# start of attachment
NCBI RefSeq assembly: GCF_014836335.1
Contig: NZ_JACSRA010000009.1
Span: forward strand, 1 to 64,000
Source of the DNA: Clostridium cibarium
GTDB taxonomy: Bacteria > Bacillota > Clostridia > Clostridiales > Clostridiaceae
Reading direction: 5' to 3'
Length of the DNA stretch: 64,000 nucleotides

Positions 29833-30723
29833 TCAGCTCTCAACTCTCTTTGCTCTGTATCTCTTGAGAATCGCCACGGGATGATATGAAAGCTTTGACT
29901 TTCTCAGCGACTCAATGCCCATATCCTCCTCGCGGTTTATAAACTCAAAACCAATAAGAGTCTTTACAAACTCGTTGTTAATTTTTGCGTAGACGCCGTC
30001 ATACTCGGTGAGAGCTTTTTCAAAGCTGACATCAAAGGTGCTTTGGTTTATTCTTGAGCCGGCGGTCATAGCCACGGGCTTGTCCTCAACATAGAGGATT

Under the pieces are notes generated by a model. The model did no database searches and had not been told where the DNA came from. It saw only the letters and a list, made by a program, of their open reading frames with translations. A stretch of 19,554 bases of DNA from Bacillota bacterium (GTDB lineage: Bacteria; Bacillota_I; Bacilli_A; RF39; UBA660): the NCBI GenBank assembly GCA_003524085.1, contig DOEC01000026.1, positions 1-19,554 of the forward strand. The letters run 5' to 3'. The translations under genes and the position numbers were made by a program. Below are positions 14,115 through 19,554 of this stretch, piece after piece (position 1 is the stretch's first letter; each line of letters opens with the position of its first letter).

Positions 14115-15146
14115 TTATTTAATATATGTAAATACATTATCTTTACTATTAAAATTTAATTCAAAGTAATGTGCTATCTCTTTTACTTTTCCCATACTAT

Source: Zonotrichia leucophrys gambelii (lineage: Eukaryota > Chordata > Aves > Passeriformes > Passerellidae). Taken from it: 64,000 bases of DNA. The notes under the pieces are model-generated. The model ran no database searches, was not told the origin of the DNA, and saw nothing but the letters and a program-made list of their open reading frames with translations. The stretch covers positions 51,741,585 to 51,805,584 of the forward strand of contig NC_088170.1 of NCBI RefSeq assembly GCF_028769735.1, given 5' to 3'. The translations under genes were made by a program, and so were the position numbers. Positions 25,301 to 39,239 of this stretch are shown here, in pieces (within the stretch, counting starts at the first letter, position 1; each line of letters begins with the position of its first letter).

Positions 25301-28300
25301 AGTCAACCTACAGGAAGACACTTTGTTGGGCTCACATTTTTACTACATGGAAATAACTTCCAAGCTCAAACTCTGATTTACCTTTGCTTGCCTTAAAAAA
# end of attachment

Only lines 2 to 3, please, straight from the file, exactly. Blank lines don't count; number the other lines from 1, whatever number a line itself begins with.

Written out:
Contig: NZ_JACSRA010000009.1
Span: forward strand, 1 to 64,000